I feel like we should have had a gender reveal party for Ireland, because for the first time in their Junior Eurovision history, it’s a boy! A boy with more luxurious hair than I could ever hope to have, specifically. Rapunzel Taylor is following in the footsteps of Aimee Banks, Zena Donnelly and Muireann McDonnell and will no doubt be hoping to outdo Zena’s 10th place from 2016. With I.O.U up his sleeve (the sleeve of his sweatshirt which, by total coincidence, has ‘I.O.U’ printed on the front) I think that will be a challenge, especially in a field of 20 contestants – many armed with much stronger songs. But there’s something endearing about this track, and about Taylor himself, that makes me want to support Ireland this year.
I.O.U is total ‘JESC early years’, circa 2003-2008 – and that’s actually a redeeming feature in my opinion. I love entries that put the junior into Junior Eurovision, since it doesn’t happen a lot these days. The melody, throwback feel and youthfulness of this take me back to stuff like My Vmeste by Ksenia Sitnik (Belarus’ 2005 winner) and I Mousiki Dinei Ftera by Yiorgos Ioannides (Cyprus’ less-successful song from 2007), plus a bunch of other entries I could mention if I felt like it (and wanted to bore you to death). The chorus is particularly childlike. Overall the song isn’t too young for Taylor though. He sells it well, despite being a less polished (and some would say, manufactured) performer than a lot of the other contestants. I think if this song was in English – even partially, which could have easily been the case – the cheesiness would have been too much to take, but somehow going full Irish saves it from that savoury fate. Apart from being repetitive (which actually helps the catchy chorus get stuck in your brain whether you like it or not) I appreciate this entry for the nostalgia and fluffiness it brings to the table. Sure, the NF performance combined with a song of I.O.U’s style made me feel like I was watching a middle school talent show, but it’s kind of refreshing in that sense. It also boasts the best music video of the 2018 contest, feat. Niamh Kavanagh and Ryan O’Shaughnessy as Taylor’s parents (IDK how they pull it off, but they do).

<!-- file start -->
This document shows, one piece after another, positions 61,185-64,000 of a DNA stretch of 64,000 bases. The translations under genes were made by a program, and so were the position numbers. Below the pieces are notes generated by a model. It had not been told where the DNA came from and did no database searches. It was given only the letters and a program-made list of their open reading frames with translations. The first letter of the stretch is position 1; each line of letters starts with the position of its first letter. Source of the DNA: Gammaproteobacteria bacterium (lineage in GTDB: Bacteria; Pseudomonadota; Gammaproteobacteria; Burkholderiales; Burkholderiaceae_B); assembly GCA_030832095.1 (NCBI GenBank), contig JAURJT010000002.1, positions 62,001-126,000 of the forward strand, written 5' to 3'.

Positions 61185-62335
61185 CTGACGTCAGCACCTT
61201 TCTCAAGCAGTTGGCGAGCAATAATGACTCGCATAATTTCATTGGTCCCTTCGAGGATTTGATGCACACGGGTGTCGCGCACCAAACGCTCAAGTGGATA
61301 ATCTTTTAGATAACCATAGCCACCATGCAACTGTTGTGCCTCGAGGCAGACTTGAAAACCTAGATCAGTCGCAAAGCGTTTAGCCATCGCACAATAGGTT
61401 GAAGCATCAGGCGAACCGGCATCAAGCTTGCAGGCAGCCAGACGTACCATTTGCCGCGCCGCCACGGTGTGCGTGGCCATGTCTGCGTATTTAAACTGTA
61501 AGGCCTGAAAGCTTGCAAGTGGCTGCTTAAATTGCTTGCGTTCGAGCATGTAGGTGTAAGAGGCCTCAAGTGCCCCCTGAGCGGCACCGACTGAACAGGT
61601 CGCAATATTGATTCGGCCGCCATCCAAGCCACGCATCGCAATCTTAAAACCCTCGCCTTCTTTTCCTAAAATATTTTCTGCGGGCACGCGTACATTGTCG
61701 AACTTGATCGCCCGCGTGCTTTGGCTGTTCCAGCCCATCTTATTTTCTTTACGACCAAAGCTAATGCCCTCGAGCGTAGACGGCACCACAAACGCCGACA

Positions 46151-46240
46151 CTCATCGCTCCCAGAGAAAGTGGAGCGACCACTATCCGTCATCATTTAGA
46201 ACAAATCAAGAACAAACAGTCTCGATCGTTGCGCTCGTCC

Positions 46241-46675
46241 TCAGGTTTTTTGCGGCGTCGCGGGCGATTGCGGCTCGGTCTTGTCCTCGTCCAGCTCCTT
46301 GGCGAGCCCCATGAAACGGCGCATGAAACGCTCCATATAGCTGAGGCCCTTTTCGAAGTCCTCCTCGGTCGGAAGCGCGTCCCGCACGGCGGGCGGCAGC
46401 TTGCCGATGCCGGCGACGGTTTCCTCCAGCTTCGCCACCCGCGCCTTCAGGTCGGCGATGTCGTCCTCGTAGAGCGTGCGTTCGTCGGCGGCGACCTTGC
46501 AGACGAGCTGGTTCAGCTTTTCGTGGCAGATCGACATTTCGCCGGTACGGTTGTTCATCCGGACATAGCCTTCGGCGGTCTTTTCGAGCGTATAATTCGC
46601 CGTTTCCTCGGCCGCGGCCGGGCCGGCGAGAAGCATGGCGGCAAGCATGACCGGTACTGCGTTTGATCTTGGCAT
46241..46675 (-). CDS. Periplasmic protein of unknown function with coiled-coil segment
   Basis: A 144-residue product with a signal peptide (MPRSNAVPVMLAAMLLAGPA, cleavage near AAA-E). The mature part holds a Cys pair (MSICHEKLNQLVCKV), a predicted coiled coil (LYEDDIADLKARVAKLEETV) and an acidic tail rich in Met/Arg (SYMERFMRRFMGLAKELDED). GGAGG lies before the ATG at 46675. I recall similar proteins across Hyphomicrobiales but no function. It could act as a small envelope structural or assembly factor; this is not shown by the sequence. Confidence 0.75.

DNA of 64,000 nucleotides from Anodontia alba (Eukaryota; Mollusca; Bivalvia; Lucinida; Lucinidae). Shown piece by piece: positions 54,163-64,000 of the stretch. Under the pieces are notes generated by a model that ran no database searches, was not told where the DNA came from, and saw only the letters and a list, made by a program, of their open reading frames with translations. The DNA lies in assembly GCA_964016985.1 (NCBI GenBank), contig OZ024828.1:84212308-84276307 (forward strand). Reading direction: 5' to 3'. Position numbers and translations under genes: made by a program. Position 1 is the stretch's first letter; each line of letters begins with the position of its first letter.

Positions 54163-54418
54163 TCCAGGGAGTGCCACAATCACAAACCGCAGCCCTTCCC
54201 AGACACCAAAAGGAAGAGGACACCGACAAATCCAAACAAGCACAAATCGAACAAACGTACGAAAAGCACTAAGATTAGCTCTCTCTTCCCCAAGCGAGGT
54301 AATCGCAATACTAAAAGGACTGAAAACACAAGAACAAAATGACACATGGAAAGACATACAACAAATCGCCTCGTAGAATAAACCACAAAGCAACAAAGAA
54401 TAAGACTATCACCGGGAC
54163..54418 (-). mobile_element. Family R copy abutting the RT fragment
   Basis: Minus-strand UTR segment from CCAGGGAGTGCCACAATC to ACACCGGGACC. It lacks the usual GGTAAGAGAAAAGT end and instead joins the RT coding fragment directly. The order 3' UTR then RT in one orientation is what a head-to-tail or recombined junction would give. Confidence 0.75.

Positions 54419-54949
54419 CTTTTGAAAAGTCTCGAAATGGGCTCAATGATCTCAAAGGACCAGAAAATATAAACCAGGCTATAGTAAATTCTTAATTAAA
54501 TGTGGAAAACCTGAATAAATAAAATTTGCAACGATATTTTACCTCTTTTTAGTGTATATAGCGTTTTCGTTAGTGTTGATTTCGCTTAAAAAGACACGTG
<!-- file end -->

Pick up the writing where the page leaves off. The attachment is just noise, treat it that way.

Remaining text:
The problem? While Ireland is giving us something oh-so-junior, they’re also fulfilling a brief from ten or fifteen years ago. JESC has changed and the tone of songs that shoot up the scoreboard has too. Mature, sophisticated ballads sung by female soloists in white dresses are extra likely to succeed, and neither I.O.U nor Taylor fit into that mould (but Kazakhstan, Macedonia and Australia do…just saying). If I’m honest, compared to the lion’s share of Ireland’s 19 rivals this entry comes off as a little amateurish. And I can’t imagine it attracting a sizeable public or jury vote. That puts Ireland in the danger zone as a potential bottom five finisher, but I’d welcome a more positive outcome. I don’t know yet if I have a vote to spare for Taylor in a year of bangers, but I can give him 7 points right now.